1 of 2


ailed; ailing; ails

transitive verb

: to give physical or emotional pain, discomfort, or trouble to
His back has been ailing him.
It's good for what ails you.
What's ailing you?

intransitive verb

: to have something the matter
an ailing economy
especially : to suffer ill health
She has been ailing for years.


2 of 2


: ailment
winter ails

Examples of ail in a Sentence

Noun half of the staff is out sick with the usual wintertime ails
Recent Examples on the Web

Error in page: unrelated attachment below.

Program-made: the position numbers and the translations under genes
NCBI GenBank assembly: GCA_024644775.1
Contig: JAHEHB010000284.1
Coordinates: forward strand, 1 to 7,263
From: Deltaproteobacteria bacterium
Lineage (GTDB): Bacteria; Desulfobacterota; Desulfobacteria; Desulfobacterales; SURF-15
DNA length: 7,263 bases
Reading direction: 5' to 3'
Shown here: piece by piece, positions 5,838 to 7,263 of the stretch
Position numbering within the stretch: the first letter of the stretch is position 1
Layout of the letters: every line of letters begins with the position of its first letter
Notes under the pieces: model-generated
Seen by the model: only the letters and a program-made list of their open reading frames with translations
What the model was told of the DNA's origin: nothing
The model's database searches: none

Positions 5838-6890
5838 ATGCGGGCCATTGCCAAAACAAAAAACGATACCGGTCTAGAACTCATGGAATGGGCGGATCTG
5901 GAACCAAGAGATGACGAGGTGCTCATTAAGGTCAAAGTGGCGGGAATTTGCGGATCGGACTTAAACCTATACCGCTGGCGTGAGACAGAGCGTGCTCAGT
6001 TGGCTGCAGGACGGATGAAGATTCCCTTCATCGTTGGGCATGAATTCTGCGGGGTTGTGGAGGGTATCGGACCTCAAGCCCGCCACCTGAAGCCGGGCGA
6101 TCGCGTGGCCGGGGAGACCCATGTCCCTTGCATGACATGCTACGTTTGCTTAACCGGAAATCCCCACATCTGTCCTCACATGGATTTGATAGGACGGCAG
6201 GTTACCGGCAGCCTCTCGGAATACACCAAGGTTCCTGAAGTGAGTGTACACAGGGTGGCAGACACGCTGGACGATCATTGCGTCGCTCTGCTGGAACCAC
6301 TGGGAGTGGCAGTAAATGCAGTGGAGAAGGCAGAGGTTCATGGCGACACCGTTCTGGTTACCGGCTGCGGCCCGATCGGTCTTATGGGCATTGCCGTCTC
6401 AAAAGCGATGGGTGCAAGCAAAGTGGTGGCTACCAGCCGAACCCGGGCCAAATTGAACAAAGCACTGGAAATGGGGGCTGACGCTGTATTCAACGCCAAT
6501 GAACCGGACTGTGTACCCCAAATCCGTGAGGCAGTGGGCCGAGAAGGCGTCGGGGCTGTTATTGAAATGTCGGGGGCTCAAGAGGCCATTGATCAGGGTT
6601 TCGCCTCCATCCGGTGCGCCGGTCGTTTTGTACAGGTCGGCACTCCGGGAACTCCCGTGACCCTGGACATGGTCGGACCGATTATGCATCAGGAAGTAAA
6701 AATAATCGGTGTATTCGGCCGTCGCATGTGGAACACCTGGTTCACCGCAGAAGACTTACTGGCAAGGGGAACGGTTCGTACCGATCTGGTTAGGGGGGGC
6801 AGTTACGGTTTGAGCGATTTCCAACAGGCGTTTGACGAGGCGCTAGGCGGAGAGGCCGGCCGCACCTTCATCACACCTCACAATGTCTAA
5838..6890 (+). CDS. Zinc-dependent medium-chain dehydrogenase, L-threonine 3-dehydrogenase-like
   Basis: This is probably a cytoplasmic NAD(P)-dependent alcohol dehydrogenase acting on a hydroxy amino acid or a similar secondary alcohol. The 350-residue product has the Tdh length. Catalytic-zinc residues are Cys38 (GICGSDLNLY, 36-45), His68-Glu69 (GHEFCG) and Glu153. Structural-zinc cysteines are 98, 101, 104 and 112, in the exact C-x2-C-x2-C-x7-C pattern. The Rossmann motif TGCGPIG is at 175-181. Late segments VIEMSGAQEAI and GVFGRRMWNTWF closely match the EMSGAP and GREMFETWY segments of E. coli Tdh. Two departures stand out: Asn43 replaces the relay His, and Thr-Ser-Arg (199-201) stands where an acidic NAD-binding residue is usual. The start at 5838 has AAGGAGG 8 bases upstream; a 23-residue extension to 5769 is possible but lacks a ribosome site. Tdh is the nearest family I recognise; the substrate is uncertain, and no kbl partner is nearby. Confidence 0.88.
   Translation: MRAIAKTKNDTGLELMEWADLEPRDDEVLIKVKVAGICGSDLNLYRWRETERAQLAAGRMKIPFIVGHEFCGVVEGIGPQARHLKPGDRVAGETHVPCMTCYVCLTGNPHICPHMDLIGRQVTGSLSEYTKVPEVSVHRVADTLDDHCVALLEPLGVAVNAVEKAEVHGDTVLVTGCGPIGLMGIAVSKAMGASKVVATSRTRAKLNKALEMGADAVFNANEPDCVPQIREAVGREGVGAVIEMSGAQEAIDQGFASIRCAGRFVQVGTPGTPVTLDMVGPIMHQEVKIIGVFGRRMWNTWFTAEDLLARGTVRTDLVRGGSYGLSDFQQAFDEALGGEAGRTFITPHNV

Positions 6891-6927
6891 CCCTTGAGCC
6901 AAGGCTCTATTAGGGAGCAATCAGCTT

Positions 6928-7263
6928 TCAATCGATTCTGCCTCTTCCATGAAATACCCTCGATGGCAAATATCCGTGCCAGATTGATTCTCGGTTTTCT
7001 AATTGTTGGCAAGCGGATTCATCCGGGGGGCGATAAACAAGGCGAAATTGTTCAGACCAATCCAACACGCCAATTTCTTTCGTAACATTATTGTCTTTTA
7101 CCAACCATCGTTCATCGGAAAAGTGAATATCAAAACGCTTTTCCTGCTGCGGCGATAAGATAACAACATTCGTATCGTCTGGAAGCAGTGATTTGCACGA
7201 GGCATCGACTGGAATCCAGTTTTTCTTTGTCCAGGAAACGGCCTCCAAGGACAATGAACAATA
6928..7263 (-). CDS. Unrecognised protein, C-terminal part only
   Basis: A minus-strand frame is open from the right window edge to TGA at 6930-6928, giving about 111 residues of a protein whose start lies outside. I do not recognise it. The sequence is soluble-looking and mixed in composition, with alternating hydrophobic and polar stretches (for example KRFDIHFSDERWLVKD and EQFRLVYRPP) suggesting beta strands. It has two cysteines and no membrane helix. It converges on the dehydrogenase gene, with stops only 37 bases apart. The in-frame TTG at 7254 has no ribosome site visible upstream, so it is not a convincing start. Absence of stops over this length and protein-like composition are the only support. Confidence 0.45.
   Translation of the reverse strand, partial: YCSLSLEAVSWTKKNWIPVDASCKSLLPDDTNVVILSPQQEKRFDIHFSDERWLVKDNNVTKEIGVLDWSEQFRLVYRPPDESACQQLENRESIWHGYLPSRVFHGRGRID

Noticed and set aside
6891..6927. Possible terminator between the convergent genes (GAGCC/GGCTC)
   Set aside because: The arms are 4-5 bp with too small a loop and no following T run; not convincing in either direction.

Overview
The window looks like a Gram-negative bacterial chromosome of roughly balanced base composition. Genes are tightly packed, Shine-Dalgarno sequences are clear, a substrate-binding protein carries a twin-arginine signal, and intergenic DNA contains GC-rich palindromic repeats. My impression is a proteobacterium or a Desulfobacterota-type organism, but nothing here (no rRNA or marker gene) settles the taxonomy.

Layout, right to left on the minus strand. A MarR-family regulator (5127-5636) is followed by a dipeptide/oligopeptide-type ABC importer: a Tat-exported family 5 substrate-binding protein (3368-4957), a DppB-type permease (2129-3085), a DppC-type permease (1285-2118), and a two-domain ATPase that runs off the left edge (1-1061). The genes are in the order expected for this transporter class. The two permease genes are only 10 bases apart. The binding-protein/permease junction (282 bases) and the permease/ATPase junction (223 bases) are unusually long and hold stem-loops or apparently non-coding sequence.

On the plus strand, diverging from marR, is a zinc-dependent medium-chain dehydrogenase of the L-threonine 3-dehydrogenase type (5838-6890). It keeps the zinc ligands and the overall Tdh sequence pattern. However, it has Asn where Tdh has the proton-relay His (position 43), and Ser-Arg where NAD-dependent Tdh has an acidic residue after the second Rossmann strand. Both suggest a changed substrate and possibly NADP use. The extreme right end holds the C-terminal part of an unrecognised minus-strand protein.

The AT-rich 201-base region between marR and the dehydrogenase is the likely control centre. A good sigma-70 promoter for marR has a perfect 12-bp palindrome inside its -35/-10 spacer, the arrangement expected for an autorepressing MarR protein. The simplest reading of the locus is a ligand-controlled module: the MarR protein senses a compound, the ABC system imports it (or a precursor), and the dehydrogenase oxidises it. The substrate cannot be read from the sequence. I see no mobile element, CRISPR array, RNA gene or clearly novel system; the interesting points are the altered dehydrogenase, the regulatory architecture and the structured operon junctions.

In 2014, the ailing Sahara One asked several senior executives to resign. Naman Ramachandran, Variety, 15 Nov. 2023 Once inside, the focuses switches from Fernando and his ailing mother to our protagonists, Whitney Siegel (Stone) and her husband, Asher (Fielder), who are sitting across from him and making a great show of listening sympathetically. Lili Loofbourow, Washington Post, 10 Nov. 2023 New modeling suggests that by burning less fossil fuels, the ailing snowpack will get a two-for-one benefit: lower temperatures on the snow’s surface and in the surrounding air. WIRED, 23 Oct. 2023 Bain’s leaders put him in charge of a new investment firm, Bain Capital, which identified ailing companies to invest in, overhauled them from within, then sold them for profit. Michael Luo, The New Yorker, 23 Oct. 2023 On Tuesday, the Olympic gold-winning medalist's daughter McKenna Kelley asked for prayers and donations for her ailing mother on her Instagram story. Gina Martinez, CBS News, 10 Oct. 2023 If Linksys’ cognitive system fails to fix what’s ailing it, though, users can flag a problem with its support app. Wes Davis, The Verge, 26 Oct. 2023 The ailing entertainment giant needs to transfer that sum by Dec. 1 to Hulu’s 33% minority owner, Comcast, as stipulated contractually under a put option that the NBCUniversal parent exercised on Wednesday. Christiaan Hetzner, Fortune, 2 Nov. 2023 Queen Elizabeth was to be a relaxing, wildlife-watching stop in Kenya during what was set to be a long tour while her ailing father, King George VI, rested back home in England. Stephanie Petit, Peoplemag, 31 Oct. 2023